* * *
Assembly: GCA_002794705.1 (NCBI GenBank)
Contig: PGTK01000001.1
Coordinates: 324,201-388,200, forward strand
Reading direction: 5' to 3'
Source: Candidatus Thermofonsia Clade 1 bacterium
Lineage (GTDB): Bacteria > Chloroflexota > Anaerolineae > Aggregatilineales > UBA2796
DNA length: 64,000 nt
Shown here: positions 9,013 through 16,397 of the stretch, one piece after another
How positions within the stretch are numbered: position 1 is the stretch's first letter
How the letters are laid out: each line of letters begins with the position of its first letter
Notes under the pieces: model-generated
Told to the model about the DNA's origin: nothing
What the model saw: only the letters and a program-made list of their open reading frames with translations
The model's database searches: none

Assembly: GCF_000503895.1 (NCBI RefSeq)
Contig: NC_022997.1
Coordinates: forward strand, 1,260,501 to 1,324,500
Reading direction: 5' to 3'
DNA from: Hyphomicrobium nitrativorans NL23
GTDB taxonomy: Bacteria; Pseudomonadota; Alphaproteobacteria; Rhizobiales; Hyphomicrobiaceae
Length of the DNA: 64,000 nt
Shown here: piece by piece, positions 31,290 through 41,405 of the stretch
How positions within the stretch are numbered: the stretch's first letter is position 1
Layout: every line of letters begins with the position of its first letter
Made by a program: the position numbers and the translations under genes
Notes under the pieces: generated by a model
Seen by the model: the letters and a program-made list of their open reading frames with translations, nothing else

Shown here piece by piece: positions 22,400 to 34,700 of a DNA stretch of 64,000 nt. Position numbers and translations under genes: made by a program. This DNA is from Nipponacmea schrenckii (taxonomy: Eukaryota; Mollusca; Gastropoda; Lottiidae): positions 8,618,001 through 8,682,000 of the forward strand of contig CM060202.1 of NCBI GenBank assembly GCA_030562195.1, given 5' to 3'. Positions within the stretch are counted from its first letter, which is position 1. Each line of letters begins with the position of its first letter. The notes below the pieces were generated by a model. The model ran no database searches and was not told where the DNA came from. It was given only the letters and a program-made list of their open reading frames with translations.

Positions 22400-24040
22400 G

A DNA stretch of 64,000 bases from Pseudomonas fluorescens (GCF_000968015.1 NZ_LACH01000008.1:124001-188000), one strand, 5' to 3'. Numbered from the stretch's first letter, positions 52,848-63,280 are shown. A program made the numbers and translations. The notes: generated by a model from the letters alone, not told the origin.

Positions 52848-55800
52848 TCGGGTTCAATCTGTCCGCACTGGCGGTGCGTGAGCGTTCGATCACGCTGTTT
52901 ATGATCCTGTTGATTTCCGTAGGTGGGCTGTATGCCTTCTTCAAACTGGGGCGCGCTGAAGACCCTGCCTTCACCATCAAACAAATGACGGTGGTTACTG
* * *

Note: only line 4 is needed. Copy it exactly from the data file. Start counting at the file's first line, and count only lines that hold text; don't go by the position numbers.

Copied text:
Reading direction: 5' to 3'